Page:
By RON FANFAIR
Barbados is supporting Toronto’s bid to host the 2015 Pan Am Games and its Olympic Association president, Steve Stoute, who is also the head of the Caribbean National Olympic Committee (CANOC), expects the 26-member regional bloc to back this city’s attempt to bring a major multi-sport Games to Ontario for the first time since 1930.
Each of the Pan American Sports Organization’s (PASO) 42 members has a vote. But those countries, including Canada that has hosted previous Games, get an additional vote for 52 in all.
The vote for the 2015 Games takes place in Guadalajara, Mexico – the hosts for the 2011 Games – in early November. Toronto; Lima, Peru and Bogota, Colombia are bidding to host the 17th quadrennial Games.
Stoute and Barbados Olympic Association (BOA) secretary general Erskine Simmons discussed the concept of the Toronto bid with local officials and visited some of the proposed Games venues and facilities last week.
“Canada has had a long and healthy relationship with Barbados and several Caribbean countries and there are a number of programs and projects that the BOA is working with Commonwealth Games Canada and the Canadian Olympic Committee to assist us with Olympic sport in Barbados,” said Stoute.
“Canada has assisted the region in many other areas and it’s from this perspective that I feel CANOC members should support Toronto’s bid.”
The BOA and the Canadian Olympic Committee (COC) signed a Memorandum of Understanding last May that provides a framework for strengthening the sports relationship between Canada and Barbados as well as co-operation in the fields of physical fitness and development of excellence in sports.
Both national organizations have pledged to develop stronger partnerships between sport federations of Canada and Barbados with athlete development being key focus area. This includes the free exchange of coaches, officials, trainers, judges, experts and scientists for participation in seminars, courses and counseling.
“The MOU emerged from a Barbados executive board decision to approach the COC,” said Simmons. “They were quite receptive to the idea and we think it will go a long way in developing our sport in Barbados.”
Canada has hosted the Games twice, both occasions in Winnipeg in 1967 and 1999 which was the last time the Games were held in North America. Santo Domingo and Rio hosted the last two events.
Stoute, who has been the BOA president since 1996, said it’s time for the Games to return to this part of the hemisphere.
“I am somewhat prejudicial coming from an English-speaking country and we would very much like to see the Games come back to an English-speaking destination,” said Stoute. “Apart from that, Toronto’s infrastructure, diversity, security and excellent facilities along with its accessibility, make it very attractive. There are direct flights between Barbados and other Caribbean countries to Toronto. To get to Lima or Bogota from the Caribbean, you have to make a connection in Miami. I see no reason why we should not support Toronto.”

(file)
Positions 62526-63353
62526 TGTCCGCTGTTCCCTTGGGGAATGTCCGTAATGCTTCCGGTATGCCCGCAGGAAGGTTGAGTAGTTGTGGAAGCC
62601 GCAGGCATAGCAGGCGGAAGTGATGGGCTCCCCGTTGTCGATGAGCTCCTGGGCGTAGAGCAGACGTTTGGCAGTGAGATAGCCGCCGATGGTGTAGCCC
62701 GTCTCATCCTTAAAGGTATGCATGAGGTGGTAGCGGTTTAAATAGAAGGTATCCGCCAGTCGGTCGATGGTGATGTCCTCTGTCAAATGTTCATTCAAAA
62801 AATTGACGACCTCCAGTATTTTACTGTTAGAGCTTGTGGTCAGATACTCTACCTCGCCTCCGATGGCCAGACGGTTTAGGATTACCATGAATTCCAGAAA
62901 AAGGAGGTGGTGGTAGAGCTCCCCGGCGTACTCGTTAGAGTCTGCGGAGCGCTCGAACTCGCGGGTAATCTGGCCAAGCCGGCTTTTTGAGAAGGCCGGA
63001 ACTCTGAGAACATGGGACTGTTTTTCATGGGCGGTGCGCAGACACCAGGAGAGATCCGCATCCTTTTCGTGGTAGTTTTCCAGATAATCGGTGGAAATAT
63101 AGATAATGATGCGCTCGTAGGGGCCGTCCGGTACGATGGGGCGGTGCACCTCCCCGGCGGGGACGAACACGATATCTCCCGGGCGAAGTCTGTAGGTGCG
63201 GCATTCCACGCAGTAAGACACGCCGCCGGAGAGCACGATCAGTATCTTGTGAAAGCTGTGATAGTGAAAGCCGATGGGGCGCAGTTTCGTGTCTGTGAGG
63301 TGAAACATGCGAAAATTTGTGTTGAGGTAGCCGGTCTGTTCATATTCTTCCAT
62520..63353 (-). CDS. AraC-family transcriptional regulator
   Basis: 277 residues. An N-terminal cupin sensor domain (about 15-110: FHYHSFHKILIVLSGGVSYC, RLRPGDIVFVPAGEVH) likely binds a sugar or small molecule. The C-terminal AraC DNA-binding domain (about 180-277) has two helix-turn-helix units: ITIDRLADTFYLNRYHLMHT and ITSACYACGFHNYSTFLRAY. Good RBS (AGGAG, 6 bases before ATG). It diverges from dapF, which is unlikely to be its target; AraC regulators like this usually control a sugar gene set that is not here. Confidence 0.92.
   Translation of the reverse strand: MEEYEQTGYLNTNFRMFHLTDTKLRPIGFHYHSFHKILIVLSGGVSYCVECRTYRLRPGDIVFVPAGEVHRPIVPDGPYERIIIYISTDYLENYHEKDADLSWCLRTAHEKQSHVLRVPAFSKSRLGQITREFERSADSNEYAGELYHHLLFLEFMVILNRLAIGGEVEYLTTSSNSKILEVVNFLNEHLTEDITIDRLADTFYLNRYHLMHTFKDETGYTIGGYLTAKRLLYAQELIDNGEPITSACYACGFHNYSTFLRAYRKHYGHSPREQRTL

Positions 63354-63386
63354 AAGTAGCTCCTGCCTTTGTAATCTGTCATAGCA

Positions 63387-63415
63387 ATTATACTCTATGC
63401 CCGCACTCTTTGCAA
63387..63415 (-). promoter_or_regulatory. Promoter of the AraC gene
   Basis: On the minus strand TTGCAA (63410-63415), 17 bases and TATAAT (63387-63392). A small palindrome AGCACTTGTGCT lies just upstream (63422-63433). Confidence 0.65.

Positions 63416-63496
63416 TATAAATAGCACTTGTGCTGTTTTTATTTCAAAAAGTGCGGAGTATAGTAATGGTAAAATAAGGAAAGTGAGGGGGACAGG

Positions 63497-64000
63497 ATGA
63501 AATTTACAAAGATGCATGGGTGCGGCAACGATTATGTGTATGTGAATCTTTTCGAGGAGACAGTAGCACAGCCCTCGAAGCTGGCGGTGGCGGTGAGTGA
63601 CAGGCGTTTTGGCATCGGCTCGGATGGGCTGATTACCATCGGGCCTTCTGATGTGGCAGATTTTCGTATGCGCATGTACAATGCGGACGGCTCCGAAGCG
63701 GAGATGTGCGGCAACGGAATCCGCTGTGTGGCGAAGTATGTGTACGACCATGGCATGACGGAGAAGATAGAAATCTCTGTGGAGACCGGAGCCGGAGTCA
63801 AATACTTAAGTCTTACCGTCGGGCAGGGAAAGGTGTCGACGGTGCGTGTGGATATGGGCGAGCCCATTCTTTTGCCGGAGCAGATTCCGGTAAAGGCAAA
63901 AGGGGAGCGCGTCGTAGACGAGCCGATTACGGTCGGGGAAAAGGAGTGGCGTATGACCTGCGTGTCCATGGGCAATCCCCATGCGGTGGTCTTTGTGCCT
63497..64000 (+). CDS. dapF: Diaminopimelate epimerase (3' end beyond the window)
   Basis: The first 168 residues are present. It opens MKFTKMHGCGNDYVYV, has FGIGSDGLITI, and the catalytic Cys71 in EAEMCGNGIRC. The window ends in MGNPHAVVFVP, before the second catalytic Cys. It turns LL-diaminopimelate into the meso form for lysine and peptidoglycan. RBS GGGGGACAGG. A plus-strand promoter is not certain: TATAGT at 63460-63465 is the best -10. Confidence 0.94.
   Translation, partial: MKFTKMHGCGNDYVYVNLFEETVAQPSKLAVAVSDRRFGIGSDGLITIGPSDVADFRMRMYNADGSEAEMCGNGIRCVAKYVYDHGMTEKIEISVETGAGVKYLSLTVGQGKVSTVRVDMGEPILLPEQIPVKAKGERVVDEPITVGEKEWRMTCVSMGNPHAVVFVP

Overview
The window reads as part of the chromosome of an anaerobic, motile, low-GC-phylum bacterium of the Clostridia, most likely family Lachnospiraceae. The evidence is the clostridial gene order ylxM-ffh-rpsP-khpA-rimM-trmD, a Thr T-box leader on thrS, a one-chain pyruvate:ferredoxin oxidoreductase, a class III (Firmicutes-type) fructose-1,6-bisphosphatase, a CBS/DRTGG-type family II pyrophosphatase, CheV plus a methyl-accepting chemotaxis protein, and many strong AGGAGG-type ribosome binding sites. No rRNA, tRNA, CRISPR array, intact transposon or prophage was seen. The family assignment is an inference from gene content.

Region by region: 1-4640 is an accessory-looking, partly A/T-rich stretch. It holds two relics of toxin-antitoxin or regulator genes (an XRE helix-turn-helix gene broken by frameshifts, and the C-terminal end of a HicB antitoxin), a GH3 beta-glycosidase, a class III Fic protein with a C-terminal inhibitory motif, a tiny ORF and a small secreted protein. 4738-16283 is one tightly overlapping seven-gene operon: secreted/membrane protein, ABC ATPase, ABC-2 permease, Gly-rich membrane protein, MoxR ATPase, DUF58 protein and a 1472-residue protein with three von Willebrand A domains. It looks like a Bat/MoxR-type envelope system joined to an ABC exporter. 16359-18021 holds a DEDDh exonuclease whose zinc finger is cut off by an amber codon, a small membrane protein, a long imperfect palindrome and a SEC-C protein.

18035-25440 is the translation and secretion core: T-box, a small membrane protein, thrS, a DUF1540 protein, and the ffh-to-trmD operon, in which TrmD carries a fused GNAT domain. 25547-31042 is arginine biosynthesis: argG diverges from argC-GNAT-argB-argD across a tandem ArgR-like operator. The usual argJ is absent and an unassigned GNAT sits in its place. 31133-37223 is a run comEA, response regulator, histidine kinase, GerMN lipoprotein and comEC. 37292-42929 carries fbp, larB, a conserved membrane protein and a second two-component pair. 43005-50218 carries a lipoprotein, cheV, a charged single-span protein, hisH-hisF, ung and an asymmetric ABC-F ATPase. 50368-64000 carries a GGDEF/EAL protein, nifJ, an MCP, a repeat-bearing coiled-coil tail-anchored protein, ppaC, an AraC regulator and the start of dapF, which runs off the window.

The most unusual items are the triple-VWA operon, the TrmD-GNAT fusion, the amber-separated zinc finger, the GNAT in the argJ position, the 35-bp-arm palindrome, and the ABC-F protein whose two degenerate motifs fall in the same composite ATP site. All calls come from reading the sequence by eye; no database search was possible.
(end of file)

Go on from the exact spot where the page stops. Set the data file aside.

As part of its bid, Toronto has promised to provide extensive television coverage of the Games. No major U.S. network has covered the last three editions of the Games and North American newspaper coverage has been very limited.
“Very little of what happens at the Pan Am Games is broadcast in the Caribbean,” said Stoute, who is a past president of the Insurance Association of the Caribbean. “The Toronto bid group has pledged that they would make a TV feed available to regional stations so that Caribbean people can watch the Games. That is a very important element.”
Stoute downplayed suggestions that the Pan American Games are not as significant as the Olympics or Commonwealth Games.
“From the continent’s perspective, they are the number one games with countries like Canada, the United States, Cuba and Mexico taking part,” he said. The standard of competition is second only to the Olympic Games with nearly 8,000 competitions participating in 32 sports. It’s a major Games on the world scene.
“It’s also becoming more difficult to take part in the Olympics so regional Games like the Pan Am’s give young people who are unable to qualify for the Olympics, an opportunity to compete in a multi-sport environment with athletes from across the continent.”
Canada is third in Pan Am Games medal haul with 1,577 behind the United States with 3,916 and Cuba with 1,793.
The PASO five-member Evaluation Commission will be in Toronto on August 30 and 31 to meet with the city’s 2015 Bid team and visit proposed Games venues and facilities. They will assess key elements of the bid and report back to PASO which manages the Games and whose member nations vote to award hosting rights.